Psychological safety bdsm

Psychological safety in BDSM play – Introduction

Psychological safety in BDSM play, part 1 – Introduction

Playing with pain and power is risky. There is no getting around it. It’s why, as a community, we spend time reading, practicing and attending workshops to make sure we can give our partner the experience they want, in the safest way possible.

In kink we play with the mind just as much as we play with the body. And just like the body, there are certain things that we need to be aware of to make our play as safe as possible.

Mental illness and psychological trauma are an invisible epidemic in Western society. A worldwide survey of women recently revealed that one in three women worldwide has been the victim of sexual assault. And if you look at the combined experience of physical and sexual assault in Australia, the number of women who have experienced some kind of trauma is one in two.

The risk of trauma is not evenly split – it increases with each minority group you belong to. According to the latest data, here in Australia if you are playing with someone who is a member of the LGBTIQ community, there is a 90% chance that they have experienced sexual or physical violence at some point in their lives. If they are an indigenous woman, they are 45 times more likely to have experienced violence than a non indigenous person.

This means that unless you are a cis-gendered straight white man playing with another cis-gendered straight white man, it is more likely than not that your play partner has experienced an emotional or physical trauma at some point during their life.*

So why all this talk of trauma? Because memories of old traumatic events can be triggered when you play.

One of the difficulties of mental and emotional triggers is that they are invisible. Asking someone about muscle pain or fibromyalgia is already difficult, because it forces us to think about and be aware of illnesses that are invisible to an outside observer. Dealing with emotional and psychological safety adds another layer of complexity. Not only is the person’s internal state invisible to an outside observer, but sometimes triggers or hotspots are invisible to the person themselves. They do not realise that they will be triggered by a certain event until that event actually happens.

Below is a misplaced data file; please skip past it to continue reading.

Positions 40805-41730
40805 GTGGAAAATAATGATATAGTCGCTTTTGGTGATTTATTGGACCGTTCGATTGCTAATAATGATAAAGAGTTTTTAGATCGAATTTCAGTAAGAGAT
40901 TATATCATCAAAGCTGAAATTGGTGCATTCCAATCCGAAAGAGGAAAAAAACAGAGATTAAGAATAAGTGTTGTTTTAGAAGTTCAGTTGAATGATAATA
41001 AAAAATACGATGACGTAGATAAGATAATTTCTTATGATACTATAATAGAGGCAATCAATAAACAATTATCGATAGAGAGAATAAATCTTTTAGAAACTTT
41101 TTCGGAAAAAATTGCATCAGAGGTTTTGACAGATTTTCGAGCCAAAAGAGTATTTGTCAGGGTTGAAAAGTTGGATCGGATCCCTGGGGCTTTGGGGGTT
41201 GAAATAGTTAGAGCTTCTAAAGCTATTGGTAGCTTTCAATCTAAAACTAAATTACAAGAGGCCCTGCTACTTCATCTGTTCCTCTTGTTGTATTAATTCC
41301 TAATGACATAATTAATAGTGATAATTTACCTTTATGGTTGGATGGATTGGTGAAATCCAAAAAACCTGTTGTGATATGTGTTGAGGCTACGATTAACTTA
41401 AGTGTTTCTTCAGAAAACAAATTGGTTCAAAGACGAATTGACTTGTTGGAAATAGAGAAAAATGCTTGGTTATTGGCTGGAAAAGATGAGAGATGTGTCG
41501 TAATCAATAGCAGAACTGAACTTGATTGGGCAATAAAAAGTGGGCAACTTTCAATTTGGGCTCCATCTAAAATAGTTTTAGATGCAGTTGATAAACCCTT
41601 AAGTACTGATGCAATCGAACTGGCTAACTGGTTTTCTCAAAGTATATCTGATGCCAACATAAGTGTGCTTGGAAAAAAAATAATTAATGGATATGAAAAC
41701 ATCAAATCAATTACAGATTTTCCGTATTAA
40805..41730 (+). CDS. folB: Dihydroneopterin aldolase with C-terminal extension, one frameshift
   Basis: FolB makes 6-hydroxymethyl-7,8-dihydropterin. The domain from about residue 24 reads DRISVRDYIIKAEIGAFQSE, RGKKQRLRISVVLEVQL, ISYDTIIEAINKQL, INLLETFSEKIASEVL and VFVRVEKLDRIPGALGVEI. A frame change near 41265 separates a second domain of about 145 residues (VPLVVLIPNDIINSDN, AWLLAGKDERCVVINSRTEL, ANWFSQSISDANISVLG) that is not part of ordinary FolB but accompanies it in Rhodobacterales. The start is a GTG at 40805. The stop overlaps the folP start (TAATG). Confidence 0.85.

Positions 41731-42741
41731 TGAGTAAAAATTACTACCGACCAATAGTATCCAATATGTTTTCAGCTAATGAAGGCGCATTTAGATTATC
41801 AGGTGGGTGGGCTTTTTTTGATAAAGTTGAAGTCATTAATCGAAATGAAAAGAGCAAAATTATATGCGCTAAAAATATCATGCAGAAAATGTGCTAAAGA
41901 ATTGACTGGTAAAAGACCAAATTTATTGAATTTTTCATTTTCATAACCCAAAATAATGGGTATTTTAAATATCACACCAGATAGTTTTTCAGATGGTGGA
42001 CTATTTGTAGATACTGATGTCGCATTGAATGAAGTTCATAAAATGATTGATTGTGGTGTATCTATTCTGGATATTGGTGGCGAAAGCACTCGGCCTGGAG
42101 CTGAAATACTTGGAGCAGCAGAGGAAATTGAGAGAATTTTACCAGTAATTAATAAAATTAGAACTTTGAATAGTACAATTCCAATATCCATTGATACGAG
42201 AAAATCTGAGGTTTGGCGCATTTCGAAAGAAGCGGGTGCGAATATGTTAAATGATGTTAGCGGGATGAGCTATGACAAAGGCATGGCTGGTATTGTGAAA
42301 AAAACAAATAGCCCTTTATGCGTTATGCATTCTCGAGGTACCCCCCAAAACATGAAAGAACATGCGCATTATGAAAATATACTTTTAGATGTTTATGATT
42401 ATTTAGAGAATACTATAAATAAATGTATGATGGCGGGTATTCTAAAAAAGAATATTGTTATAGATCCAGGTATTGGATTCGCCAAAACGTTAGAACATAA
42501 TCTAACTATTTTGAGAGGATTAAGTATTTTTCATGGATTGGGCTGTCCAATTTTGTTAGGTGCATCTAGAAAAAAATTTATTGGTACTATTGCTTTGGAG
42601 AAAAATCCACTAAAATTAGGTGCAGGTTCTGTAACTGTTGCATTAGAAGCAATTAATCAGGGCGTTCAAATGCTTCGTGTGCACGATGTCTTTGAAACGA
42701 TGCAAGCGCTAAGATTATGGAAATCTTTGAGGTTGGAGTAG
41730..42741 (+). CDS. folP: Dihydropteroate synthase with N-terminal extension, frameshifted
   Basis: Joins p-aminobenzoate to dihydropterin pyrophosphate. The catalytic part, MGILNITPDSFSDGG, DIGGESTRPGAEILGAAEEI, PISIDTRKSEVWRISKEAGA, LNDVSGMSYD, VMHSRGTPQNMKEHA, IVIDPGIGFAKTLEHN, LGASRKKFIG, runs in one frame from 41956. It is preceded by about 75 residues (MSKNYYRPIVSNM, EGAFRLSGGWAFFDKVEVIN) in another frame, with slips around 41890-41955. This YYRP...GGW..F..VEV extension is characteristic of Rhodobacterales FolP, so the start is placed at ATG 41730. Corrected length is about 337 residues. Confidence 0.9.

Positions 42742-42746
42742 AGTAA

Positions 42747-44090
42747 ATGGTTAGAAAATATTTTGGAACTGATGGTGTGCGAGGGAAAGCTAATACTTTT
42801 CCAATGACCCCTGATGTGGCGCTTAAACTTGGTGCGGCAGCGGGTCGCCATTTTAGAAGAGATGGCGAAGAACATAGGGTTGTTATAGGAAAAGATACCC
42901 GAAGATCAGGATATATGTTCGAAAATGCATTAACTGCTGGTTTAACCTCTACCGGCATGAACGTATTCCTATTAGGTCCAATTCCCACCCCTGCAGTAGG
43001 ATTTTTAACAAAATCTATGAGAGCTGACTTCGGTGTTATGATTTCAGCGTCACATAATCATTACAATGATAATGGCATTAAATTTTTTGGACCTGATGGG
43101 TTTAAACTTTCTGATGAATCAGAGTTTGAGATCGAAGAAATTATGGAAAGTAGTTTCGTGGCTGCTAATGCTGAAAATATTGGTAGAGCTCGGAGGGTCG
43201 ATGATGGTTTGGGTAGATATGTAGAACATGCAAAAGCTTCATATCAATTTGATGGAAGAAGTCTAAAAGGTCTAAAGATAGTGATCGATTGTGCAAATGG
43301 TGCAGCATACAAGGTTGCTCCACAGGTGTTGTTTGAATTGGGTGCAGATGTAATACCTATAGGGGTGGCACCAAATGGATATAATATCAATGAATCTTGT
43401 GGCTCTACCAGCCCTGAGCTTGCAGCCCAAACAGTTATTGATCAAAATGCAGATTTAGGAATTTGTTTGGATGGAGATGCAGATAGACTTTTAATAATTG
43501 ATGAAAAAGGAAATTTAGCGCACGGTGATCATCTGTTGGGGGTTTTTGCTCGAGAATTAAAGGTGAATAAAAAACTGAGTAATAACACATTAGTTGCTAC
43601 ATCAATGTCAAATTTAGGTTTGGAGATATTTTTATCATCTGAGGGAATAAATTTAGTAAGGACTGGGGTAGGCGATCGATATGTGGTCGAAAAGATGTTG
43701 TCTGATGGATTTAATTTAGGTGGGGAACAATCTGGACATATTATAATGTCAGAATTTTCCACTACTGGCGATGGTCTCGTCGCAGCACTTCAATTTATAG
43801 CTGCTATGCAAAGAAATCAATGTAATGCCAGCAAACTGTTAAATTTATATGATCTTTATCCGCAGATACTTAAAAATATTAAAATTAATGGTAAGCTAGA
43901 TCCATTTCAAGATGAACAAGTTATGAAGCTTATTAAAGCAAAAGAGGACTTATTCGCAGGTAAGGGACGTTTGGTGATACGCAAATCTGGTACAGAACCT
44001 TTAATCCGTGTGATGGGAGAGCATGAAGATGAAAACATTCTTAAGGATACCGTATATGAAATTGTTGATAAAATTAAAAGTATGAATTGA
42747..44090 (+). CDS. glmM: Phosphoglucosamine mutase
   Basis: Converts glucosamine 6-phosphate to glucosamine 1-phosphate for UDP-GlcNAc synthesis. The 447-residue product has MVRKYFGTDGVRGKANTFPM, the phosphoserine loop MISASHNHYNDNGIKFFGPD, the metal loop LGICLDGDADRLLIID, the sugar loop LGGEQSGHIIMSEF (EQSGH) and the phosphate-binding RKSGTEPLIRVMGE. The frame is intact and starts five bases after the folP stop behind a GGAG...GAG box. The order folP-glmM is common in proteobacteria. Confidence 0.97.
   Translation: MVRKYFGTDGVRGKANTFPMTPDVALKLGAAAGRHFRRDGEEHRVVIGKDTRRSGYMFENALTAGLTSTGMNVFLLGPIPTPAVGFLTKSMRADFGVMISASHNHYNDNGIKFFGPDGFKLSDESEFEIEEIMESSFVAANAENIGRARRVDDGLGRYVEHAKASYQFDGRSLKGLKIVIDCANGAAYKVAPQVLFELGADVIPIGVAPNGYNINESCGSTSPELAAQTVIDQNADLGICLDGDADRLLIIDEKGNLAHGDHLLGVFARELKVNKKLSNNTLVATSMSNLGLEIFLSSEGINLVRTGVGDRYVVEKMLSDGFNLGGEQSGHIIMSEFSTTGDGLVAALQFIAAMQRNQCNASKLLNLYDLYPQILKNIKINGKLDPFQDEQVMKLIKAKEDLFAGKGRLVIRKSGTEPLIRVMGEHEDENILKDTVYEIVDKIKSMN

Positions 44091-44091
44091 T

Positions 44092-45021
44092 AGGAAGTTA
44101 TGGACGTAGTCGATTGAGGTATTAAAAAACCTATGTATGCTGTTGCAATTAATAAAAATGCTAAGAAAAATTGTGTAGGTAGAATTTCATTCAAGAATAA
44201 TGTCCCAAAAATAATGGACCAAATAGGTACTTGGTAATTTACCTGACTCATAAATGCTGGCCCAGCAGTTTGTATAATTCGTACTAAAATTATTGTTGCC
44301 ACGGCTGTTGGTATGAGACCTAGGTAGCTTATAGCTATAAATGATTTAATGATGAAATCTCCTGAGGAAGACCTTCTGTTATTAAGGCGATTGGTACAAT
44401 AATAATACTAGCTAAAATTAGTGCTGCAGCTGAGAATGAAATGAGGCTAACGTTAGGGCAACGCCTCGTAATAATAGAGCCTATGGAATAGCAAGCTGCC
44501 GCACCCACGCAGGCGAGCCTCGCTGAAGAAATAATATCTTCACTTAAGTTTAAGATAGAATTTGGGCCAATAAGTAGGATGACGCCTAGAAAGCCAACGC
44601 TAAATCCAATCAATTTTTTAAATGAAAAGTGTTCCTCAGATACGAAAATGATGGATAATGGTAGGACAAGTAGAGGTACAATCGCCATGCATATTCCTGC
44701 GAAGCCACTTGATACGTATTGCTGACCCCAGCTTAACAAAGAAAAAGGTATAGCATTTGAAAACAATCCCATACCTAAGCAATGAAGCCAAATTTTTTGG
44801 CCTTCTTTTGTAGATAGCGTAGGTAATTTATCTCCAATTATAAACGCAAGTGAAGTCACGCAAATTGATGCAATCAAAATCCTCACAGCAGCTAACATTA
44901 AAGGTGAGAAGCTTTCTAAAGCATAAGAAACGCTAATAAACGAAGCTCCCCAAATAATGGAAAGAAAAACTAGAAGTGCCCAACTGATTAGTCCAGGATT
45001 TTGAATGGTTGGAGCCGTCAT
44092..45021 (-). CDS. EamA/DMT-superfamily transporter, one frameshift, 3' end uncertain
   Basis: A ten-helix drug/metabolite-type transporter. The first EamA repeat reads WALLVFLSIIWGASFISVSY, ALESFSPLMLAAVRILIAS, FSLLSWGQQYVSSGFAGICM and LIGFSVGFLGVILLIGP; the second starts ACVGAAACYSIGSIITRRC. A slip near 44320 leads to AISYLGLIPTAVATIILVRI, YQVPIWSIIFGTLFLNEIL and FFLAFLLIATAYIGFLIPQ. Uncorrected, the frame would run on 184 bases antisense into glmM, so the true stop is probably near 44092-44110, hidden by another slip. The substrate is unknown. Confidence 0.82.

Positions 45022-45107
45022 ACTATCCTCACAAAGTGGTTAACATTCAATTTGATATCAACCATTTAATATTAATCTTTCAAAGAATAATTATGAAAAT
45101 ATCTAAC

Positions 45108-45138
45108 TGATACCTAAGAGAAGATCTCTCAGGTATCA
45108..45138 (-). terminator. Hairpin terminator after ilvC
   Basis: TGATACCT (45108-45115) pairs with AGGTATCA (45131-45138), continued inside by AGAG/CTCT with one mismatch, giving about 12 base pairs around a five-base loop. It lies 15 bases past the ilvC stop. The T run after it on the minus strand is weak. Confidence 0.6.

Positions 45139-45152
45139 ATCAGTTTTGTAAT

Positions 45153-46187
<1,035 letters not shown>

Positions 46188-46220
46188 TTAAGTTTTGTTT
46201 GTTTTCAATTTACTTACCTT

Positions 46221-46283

So what’s to be done? Perhaps the answer is to stay at home with the curtains drawn in case you stumble upon something that triggers you? Sounds boring, right?

In the same way that we work to minimise the physical risks of play, there are ways that we can minimise the emotional risks. 

In part 2 we will discuss just that. Minimising risk, looking at some preventative strategies, and also what you can do in the event of a problem.

We hope you have enjoyed this article, and invite you to join in by leaving a comment below, checking out our awesome shop, or following us on Twitter or Facebook.

Thank you,

Miss Pixie

*By the way, the incidents of physical assault for men is also high – approximately one in ten. They don’t escape the risk of sexual assault either. According to a recent study of college men in the US, approximately 40% of men have been coerced into sexual contact that they did not want at some stage in their lives!

 

Some definitions:  Trigger, dissociationtrauma

 

For a detailed exploration of psychological trauma (and triggers), try Trauma and Recovery by Judith Herman.

 

Crisis numbers (Please leave more in the comments so we can add to the list!)

UK

Samaritans: 08457 909090

NHS advice line: 111

Emergencies: 999

AUSTRALIA

Lifeline: 13 11 14

Lifeline crisis chat

Emergencies: 000

USA

Samaritans 24hour: 617 247 0220 and 508 875 4500

Emergencies: 911

About Miss Pixie

Ms Pixie is a woman of many talents. As well as assisting with the running of Ethical Kink, she also runs a separate business practicing as a queer friendly, kink aware health professional. A vegetarian for over 13 years, she made the journey from animal welfare to animal rights via her interest in feminism, kink and body modification. Ms Pixie assists with ethical issues, business planning and writes regularly for the Ethical Kink blog. She is also the full time partner and submissive of Stuniverse. When she isn’t working she enjoys playing guitar, dancing and fire twirling. She also makes a mean vegan lentil pot pie ;)
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